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Ukraine faces second threat of occupation

By Messenger Staff
Thursday, April 10
It looks like Russia is not limiting itself by only occupying Crimea. It is trying to get its hands on other parts of Ukraine too. It has now begun launching subversive activities against the eastern and southern parts of Ukraine.

Eastern Ukraine contains a large Russian-speaking population, and this creates fruitful grounds for Russian President Vladimir Putin’s military aggression. The Kremlin is ready to undergo the second phase in the annexation of these territories. It is using the distribution of Russian passports, and sending Russian volunteers, and instructors to the region in order to undermine the situation there.

The West has failed to provide an adequate deterrent to stop Moscow so far.

Some political pundits believe that this May will be the most dangerous with regard to further developments between Russia and Ukraine.

On May 25, Ukraine holds presidential elections. There is also talk in Kyiv about holding snap parliamentary elections as well.

Military experts point out that Ukraine’s antiquated army cannot effectively protect itself against Russia, saying that Kyiv would fall after only a few days in any war with Moscow.

The experts of the Royal United Services Institute for Defence and Security Studies of the United Kingdom suggest that four possible scenarios could play-out in Ukraine.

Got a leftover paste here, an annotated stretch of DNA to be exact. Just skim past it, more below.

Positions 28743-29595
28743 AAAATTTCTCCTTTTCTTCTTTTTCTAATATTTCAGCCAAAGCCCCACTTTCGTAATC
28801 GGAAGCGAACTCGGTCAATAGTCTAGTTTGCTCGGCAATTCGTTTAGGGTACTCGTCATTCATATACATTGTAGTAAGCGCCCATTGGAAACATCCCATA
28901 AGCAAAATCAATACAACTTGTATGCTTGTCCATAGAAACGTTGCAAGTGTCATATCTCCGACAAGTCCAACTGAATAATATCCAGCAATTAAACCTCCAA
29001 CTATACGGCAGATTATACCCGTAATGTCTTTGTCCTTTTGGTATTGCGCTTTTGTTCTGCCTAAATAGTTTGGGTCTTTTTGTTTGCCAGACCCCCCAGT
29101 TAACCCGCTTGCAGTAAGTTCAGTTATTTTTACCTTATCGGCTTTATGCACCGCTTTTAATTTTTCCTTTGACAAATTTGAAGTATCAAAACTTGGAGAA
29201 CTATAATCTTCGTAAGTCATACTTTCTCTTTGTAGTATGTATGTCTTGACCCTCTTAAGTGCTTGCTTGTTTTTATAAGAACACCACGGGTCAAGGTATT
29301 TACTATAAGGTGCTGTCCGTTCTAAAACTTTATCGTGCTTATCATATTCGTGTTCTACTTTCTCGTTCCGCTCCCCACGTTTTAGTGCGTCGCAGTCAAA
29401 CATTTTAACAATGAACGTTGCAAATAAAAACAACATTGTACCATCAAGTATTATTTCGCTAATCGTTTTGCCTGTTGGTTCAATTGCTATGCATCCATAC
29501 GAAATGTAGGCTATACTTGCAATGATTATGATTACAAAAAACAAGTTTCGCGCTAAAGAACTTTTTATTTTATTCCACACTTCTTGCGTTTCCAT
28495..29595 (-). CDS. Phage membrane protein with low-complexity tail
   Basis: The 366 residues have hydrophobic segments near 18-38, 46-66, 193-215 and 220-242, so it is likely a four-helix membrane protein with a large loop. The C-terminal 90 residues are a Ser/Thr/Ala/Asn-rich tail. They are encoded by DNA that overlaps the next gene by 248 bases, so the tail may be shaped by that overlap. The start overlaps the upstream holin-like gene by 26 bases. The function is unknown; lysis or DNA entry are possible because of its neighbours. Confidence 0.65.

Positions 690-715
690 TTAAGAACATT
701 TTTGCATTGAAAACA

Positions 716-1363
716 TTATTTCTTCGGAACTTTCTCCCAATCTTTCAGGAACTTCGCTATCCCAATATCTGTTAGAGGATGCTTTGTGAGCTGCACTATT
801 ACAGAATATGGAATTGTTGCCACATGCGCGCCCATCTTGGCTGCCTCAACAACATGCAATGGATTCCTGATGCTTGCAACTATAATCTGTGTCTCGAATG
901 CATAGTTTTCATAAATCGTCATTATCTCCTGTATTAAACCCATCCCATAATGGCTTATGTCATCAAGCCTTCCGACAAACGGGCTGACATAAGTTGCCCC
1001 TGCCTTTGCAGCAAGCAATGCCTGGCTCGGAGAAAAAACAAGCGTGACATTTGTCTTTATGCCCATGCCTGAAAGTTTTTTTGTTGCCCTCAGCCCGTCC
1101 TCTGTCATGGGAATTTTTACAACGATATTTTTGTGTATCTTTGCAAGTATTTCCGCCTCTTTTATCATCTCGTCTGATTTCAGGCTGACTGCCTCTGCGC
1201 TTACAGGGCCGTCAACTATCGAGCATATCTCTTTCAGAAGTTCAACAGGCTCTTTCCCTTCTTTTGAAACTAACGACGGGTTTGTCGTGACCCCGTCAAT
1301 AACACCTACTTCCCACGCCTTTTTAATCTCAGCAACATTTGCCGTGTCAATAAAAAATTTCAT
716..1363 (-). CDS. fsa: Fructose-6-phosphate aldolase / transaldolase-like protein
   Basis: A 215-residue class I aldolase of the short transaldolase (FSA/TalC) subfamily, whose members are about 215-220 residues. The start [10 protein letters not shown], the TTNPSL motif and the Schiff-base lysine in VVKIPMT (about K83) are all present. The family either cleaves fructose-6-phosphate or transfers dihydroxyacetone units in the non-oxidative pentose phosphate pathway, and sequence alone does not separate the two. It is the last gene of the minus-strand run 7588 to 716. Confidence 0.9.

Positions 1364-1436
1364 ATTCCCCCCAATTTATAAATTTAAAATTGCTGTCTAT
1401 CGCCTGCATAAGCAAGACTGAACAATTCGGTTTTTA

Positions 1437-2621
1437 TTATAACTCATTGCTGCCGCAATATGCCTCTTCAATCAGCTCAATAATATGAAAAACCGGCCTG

1. The first scenario envisages a demonstration of Russia’s military power, which will force Kyiv and the world community to accept Crimea’s annexation with no further military action by Russia.

2. The second scenario envisages mass unrest in the southeast regions of Ukraine and the creation of a corridor from Russia to Crimea through the Ukrainian territories of Donetsk, Zaporozhye and Kherson. This will take place via the annexation of these territories by Moscow.

3. The third scenario envisions the division of Ukraine in two parts: the south and eastern parts of Ukraine inhabited by the Russian-speaking population will join the Russian Federation and the rest being a part of Ukraine.

4. The fourth scenario entails the unification of Crimea to the Moldovan Pridnestrovie region, thus creating a link with Russia. This would be a narrow corridor, but would decide the fate of the Pridnestrovie region of Moldova to join the Russian Federation.

Such developments will completely change the European map – in particular the Black Sea region– and will create a serious challenge to the European order and will challenge NATO at the same time.

What is and will be decided by Putin and his military advisers is not clear yet. But it will become clear soon. Will Moscow limit itself with its aggression against Ukraine only? Or will it attack Moldova and Georgia (again) as well? Will Moscow try to use Georgia as a corridor to Armenia and Iran? All this depends on the activities of the EU, the US and NATO.